This is intermodulation at work. It's just uncontrolled mixing on the path you wanted to be nise and linear. Amplifiers, mixers, mag cores, crystals, they all do intermodulation to some extent.

The only solution is to make things linear enough that the mess of intermod products are small enough to be lost in the noise.

This takes very artful RF design.

enough for now

David
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Old 10th Apr 2021, 4:50 pm   #14
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Default Re: DIY FM tuner with 6CW4 nuvistor and ECC85

Quote:
Originally Posted by regenfreak View Post
Lately. I am horrified to find how how expensive new Ham HF transceivers costing thousands of pounds.
Yet do the calculations equating those "thousands of pounds" as a percentage of current average income, and then repeat the calculations to compare the cost of something like a KW-2000, an Eddystone 888/EA12 receiver or a Yaesu FT101 as percentage of the average-income-of-the-day when said radios were introduced, and you'll find not much has changed.

Apart, that is, for the sensitivity/selectivity/frequency-accuracy-and-stability of the equipment!

In the 70s I built a neutralised Nuvistor preamp for 144MHz using a 6CW4 - the design was in the RSGB Handbook. It worked rather well, though it was still significantly noisier than a solid-state equivalent using an AF239 Germanium UHF-TV-tuner transistor or a cascode using 2N3819 FETs.

Neutralising the Nuvistor preamp was interesting: the recommended method-of-the-day was to set it up backwards: Output-socket to a local signal-source, input-socket to the input of your receiver. You then adjusted the neutralising capacitor for minimum received signal. After which you turned it right-way-round and off you went - always noting that maximum gain and lowest noise-figure did not coincide - it was often worth sacrificing a few dB of pure gain in exchange for a reduced noise-figure. Adjusting the Nuvistor's HT voltage [from memory the 'default' voltage being around 80V] up and down could help with optimisation too.
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Old 10th Apr 2021, 6:04 pm   #15
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Default Re: DIY FM tuner with 6CW4 nuvistor and ECC85

your tuner looks great any chance of a schematic

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Old 10th Apr 2021, 8:29 pm   #16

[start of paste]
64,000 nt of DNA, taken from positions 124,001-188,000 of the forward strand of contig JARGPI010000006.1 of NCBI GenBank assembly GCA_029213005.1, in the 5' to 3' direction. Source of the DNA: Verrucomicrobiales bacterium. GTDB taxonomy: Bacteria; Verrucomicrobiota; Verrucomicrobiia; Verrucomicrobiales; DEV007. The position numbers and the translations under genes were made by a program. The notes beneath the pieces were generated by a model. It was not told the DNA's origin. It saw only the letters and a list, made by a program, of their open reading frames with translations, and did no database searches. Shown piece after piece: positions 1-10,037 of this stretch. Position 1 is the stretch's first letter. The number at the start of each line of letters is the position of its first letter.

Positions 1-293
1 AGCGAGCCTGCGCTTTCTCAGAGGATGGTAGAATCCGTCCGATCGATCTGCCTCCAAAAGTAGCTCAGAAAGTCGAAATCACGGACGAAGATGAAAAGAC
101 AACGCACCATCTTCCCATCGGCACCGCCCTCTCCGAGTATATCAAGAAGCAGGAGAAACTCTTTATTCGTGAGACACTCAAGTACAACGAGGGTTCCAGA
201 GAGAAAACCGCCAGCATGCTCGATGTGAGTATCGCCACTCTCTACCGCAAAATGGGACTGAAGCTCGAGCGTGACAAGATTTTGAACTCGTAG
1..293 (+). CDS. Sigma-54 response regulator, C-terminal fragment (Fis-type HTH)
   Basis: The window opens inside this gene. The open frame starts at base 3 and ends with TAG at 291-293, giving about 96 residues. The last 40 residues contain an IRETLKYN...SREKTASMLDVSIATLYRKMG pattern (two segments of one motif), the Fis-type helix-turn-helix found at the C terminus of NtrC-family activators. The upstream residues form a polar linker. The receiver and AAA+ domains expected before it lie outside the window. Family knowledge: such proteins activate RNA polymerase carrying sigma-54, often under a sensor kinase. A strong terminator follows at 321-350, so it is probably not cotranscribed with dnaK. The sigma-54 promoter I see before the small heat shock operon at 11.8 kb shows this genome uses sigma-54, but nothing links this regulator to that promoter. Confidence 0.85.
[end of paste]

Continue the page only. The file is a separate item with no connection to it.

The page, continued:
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Default Re: DIY FM tuner with 6CW4 nuvistor and ECC85

Thanks David for informative post as usual. You have a gift for explaining complex concept in the most understandable language. You should be a university professor.

Quote:
laying with these equations with bog standard school algebra (people are scared of that, too) and we can arrive at a statement that if we multiply two sinusoidal signals together, one at frequency a, one at frequency b, we get two new sinusoidal signals one at frequency (a+b) and the other at frequency (a-b). ONE of these is the frequency shift we bought the mixer to do. The other is called the image and can be a problem unless it's handled properly. Wild, eh?

Just remember that when two signals are mixed together, you get both the sum and the difference frequencies made from them. One you want, the other you don't.

The sum and difference thing works another way. If I have an IF at 1MHz and I want to mix a 10MHz signal into it, I can use a 9MHz local oscillator (10MHz-9MHz = 1MHz) so difference mixing does the job. It will also make 9+10 = 19MHz, so I need a filter to remove that. But wait, if any 8 MHz enters the mixer, that's also 1MHz difference form the LO, and the mixer turns it into 1MHZ.
I have drawn the 2nd order intermodulation products and undesirable harmonics in a spectrum plot (attached) using your example. This helps me to visualize the concept better, otherwise it is a bit like like decoding occult numerology. I have left out 3rd order harmonics...